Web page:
Wait … Doesn’t The Other Guy Use a TelePrompTer?

I know it’s strange but, yes, that’s my left hand.  If you look closely, you’ll see a faded “INV” written in ink.  You would have seen the same three letters two weeks ago, and you’ll see them again two weeks from now.

Those three letters, folks, is to remind me to send an invoice to my company.  If I were to forget, I would forego a paycheck and would have to wait for another two weeks for the next shot at invoicing.  Living paycheck-to-paycheck as we are, it simply isn’t an option.

So, when my phone prompts me that indeed today is invoice day, I write on my hand.  Conspicuously.  That’s the only way I can be certain not to forget.  My phone and its intricate calendaring can be slipped into a coat pocket.  Slips of paper in my wallet can fall out.  And my memory?  Forget it — I’m riddled with ADD.  One thing, however, is for certain, and that’s my habit of brushing my teeth before bed (a good one to have, really), and if I’m brushing my teeth without having invoiced my company, that “INV” will slap me upside the head and make me remember.

My family depends on me remembering.  My mortgage payment depends on me remembering. Sure, it might not be the most professional looking of organizational devices.  And sure, if I had a team of assistants and interns and other flunkies, I might be able to write the letters on one of their hands or something.  But when it comes to matters of vital importance, I find it’s best to stick with what works.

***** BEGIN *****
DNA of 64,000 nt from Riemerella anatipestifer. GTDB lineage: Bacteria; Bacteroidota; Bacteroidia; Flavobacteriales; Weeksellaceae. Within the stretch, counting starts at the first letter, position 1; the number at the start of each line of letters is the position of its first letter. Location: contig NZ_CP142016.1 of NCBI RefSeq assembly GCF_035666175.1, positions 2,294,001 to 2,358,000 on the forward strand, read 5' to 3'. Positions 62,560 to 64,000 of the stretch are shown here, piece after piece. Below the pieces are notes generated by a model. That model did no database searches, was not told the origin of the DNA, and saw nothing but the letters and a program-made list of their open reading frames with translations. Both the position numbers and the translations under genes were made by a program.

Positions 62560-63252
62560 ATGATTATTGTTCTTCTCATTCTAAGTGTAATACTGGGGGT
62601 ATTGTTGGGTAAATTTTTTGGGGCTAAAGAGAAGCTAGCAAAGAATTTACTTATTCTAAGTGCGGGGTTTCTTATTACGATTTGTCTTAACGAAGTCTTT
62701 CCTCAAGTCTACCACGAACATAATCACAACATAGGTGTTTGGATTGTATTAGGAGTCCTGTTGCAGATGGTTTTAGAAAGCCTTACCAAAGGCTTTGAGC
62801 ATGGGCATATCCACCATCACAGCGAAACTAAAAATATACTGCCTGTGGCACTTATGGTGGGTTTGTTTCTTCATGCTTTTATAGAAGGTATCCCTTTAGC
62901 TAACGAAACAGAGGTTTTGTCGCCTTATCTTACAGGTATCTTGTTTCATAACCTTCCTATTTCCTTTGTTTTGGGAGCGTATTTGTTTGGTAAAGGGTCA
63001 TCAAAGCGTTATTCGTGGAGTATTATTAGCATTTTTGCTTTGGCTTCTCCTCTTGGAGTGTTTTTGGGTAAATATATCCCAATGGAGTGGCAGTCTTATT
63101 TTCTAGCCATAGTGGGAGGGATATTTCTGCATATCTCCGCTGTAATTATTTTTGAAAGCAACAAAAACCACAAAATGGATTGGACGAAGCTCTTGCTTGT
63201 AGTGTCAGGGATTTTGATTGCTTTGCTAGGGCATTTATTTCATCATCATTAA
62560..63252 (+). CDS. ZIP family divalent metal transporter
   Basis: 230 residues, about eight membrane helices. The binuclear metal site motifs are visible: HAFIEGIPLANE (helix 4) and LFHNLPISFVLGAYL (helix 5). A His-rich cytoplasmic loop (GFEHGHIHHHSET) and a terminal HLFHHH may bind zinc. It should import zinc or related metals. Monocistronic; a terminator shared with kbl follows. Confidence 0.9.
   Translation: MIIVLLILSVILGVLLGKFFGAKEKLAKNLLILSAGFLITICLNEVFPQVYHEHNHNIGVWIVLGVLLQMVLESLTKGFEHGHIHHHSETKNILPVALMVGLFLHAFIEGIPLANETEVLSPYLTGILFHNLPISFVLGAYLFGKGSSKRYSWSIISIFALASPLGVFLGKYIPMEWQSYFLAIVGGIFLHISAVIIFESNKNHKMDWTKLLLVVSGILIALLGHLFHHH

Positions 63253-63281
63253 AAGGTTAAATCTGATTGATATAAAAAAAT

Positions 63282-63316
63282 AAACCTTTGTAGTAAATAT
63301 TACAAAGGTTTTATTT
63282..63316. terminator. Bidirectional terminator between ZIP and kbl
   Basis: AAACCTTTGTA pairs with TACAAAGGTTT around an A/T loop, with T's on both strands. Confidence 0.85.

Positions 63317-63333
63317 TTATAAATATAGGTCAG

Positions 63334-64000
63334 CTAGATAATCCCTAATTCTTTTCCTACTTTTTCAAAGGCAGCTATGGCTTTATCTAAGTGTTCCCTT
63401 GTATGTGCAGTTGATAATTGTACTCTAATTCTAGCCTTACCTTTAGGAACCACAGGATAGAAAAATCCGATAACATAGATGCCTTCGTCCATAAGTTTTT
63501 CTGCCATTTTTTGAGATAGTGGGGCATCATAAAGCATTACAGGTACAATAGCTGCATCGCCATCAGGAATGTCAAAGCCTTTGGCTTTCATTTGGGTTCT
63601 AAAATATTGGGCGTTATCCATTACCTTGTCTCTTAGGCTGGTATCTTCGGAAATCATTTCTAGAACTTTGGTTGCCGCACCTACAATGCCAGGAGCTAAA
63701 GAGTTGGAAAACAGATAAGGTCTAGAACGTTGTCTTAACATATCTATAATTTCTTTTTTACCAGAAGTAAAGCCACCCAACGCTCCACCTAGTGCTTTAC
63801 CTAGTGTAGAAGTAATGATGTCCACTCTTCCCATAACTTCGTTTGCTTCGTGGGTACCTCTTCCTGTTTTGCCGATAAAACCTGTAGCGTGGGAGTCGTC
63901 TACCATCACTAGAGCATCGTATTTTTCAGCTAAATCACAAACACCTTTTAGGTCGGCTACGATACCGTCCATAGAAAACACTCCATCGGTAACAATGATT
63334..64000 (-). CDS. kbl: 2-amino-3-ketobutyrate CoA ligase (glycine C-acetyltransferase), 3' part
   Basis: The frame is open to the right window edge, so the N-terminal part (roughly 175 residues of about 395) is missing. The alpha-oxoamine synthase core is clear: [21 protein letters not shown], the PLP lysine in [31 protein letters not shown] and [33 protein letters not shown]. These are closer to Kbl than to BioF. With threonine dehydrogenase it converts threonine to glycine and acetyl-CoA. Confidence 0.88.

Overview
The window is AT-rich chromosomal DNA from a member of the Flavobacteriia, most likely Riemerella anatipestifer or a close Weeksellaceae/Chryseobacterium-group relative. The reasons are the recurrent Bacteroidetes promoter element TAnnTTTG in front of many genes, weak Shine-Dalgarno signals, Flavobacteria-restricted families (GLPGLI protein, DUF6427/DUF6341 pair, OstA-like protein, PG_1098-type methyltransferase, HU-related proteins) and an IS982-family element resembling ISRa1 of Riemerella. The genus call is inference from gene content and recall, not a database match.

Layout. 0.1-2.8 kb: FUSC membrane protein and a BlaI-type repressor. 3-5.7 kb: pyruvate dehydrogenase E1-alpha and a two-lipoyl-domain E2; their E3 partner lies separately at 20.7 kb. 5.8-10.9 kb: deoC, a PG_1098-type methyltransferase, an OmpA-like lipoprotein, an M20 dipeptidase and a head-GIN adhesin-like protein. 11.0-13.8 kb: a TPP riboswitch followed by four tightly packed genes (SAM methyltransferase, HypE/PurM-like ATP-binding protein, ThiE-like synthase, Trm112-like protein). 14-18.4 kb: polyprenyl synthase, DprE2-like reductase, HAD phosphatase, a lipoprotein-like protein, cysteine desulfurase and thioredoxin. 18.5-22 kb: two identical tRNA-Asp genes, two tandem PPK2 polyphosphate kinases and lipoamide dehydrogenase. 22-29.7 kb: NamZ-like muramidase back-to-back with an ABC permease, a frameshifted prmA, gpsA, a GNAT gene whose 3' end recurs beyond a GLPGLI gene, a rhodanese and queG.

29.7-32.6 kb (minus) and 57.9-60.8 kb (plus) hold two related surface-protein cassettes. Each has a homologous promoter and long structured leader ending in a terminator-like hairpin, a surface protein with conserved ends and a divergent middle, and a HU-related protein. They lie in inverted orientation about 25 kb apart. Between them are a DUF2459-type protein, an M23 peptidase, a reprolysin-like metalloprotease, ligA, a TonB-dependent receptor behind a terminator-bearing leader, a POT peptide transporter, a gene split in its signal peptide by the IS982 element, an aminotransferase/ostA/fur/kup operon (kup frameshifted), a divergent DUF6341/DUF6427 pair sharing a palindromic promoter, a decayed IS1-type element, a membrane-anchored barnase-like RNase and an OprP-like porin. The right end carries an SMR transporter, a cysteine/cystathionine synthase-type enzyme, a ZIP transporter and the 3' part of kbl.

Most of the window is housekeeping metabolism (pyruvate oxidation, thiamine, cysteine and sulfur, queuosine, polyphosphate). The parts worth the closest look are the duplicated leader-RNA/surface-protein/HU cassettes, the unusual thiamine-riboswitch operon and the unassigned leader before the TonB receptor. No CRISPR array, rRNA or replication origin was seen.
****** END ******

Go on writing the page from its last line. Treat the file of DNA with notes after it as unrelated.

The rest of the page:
That doesn’t make me an idiot, does it?  Of course not.  (I establish that notion by other means.)

Apparently, however, writing on my hand automatically disqualifies me when it comes to seeking the presidency.

That’s MSNBC’s Andrea Mitchell, mocking former Alaska Gov. Sarah Palin for having a few notes written on her hand for a question and answer session over the weekend at the Tea Party Convention in Nashville, Tennessee.  It was a close-up look at an Associated Press photograph which had the usual suspects on the American left out in force to bash Palin, including this, for example, from the Huffington Post:

Just to be clear: The notes most likely weren’t for her speech, for which she used prepared remarks, but for the Q&A session that followed, during which she glanced at the hand in question.

But in my opinion that’s even worse.

There were no specifics on there, just general concepts and things she supports.

The takeaway is that this presidential contender apparently can’t remember her supposed core principles and needs a cheat-sheet when simply asked about her beliefs.

First of all, that she looked at her hand by no means suggests that Palin somehow forgot the basic concepts of “TAX” and “LIFT AMERICAN SPIRITS” and “ENERGY,” it means that she’s still a bit self-conscious when it comes to interviews, and given the left’s propensity for doing and asking everything and anything to knock her off message, it comes as no surprise.  But the presence of those basic ideas on her palm should by no means indicate that she is devoid of core principles, as the blogger at HuffPo insists.